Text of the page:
Saint Thomas Aquinas

(1225 - 1274)

Feastday: January 28

Also known as: Thomas of Aquin, Thomas d'Aquino or Aquino

Thomas Aquinas was born towards the end of the year 1225 into a well-connected Italian family, related to the Emperors Henry VI and Frederick II as well as the royal families of Aragon, Castile, and France, during the high Medieval Age. His father, Landulph, was Count of Aquino, and Lord of Loretto and Belcastro; his mother Theodora was daughter to the Count of Theate.

At the age of five, according to the custom of the times, Thomas was sent to receive his first training from the Benedictine monks of Monte Cassino. Diligent in study, he was thus early noted as being meditative and devoted to prayer, and his preceptor was surprised at hearing the child ask frequently: "What is God?" In 1236 the Abbot of Monte Cassino, knowing that this small boy deserved better instruction than his community could provide, sent him to the University of Naples where in a matter of months St. Thomas reportedly began to surpass his professors in knowledge and understanding.

Thomas joined the Dominican order while still an undergraduate in 1243, the year of his father's death. His mother, opposed to Thomas's affiliation with a mendicant order, confined him to the family castle for more than a year in a vain attempt to make him abandon his chosen course. She released him in 1245, and Aquinas then journeyed to Paris to continue his studies.

Aquinas was ordained a priest about 1250, and he began to teach at the University of Paris in 1252. His first writings, primarily summaries and amplifications of his lectures, appeared two years later. His first major work was Scripta Super Libros Sententiarum, 1256, which consisted of commentaries on an influential work concerning the sacraments of the church, known as the Sententiarum Libri Quatuor (Four Books of Sentences), by the Italian theologian Peter Lombard. He became Papal advisor in 1259. He is most famous as a philosopher, and a leading Catholic theologian, who came at a time when the Church was in need.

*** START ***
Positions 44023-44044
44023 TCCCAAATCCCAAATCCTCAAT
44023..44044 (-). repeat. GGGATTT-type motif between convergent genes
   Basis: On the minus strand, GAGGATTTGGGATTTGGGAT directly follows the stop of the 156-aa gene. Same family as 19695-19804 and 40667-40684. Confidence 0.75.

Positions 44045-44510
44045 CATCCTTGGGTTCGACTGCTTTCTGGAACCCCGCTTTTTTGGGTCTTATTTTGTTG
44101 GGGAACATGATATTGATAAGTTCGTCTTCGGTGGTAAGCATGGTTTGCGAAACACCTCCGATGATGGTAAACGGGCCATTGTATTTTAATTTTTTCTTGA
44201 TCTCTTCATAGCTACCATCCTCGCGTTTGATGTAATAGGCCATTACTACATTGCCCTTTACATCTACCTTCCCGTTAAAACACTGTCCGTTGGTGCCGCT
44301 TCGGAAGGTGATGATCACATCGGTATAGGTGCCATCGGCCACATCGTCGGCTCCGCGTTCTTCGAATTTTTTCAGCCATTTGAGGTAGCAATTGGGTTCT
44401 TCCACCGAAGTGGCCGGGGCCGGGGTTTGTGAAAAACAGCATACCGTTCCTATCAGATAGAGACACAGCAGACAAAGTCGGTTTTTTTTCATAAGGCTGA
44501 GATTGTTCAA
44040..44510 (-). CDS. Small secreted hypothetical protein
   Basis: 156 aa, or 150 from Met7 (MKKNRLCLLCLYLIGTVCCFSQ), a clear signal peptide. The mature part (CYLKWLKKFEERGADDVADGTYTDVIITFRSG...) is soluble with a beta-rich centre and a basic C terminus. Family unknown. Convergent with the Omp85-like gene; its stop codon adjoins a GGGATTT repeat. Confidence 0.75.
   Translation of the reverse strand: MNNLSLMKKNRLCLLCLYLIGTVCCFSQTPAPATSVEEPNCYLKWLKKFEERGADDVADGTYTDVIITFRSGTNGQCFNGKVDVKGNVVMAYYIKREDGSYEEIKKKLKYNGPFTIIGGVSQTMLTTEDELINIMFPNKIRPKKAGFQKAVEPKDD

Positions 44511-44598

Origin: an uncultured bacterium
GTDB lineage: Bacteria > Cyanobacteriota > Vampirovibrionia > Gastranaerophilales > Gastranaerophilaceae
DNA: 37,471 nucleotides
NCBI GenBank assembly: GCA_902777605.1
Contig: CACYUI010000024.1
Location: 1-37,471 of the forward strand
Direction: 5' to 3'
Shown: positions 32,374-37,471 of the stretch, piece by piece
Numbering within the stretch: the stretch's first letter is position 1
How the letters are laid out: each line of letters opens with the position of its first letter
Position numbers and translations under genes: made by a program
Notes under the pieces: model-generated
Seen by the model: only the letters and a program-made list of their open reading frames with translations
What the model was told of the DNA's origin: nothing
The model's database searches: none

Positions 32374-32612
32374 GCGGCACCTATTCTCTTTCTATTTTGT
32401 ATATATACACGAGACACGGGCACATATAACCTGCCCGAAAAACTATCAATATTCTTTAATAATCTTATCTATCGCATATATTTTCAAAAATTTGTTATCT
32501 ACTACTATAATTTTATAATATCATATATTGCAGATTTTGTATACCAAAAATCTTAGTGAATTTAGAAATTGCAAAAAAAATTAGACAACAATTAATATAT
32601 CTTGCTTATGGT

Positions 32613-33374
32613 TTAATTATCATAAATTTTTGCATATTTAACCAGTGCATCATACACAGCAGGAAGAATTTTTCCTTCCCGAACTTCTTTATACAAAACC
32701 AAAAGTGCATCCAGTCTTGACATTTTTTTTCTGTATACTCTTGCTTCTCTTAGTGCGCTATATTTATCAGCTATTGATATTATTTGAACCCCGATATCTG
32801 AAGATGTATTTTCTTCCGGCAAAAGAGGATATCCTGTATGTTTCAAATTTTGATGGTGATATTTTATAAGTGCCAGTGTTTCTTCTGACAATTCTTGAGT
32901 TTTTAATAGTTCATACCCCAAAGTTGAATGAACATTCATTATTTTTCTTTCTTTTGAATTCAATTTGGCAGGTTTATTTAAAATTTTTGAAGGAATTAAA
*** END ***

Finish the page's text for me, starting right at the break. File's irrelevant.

Following Mass on the Feast of St. Nicholas (December 6), 1273, Thomas gave up his writing. When asked whether he ought not continue, he replied: "All that I have written seems to me like straw compared with what has now been revealed to me." Three months later, he died March 7, 1274, while journeying to the Council of Lyons. Thomas Aquinas was canonized by Pope John XXII on July 18, 1323 and was proclaimed a Doctor of the Church in 1567. His tomb is in the Basilica of St. Sernin at Toulouse.

Patron: of all universities and of students.

Prayer of Saint Thomas Aquinas

Almighty and everlasting God, behold I come to the sacrament of Thine only-begotten Son, our Lord Jesus Christ: I come as one sick to the physician of life, unclean to the fountain of mercy, blind to the light of eternal brightness, poor and in need of the Lord of heaven and of earth. Therefore, I beseech the abundance of Thine infinite bounty that Thou wouldst vouchsafe to heal my weakness, wash my uncleanness, give light to my blindness, enrich my poverty, and clothe my nakedness, so that I may receive the Bread of Angels, the King of kings, and the Lord of lords with such reverence and humility, such contrition and devotion, such purity and faith, such purpose and intention, as shall aid my soul's salvation. Grant unto me, I beseech Thee, not only to receive the sacrament of the Body and Blood of the Lord, but also its full reality and power. O most merciful God, grant me so to receive the Body of Thine only-begotten Son, our Lord Jesus Christ, which He took from the Virgin Mary, that I may merit to be incorporated into His mystical Body and to be numbered among His members. O most loving Father, give unto me to behold for all eternity face to face Thine own beloved Son, whom now upon my pilgrimage I purpose to receive under a veil, who liveth and reigneth with Thee in the unity of the Holy Spirit, God, world without end.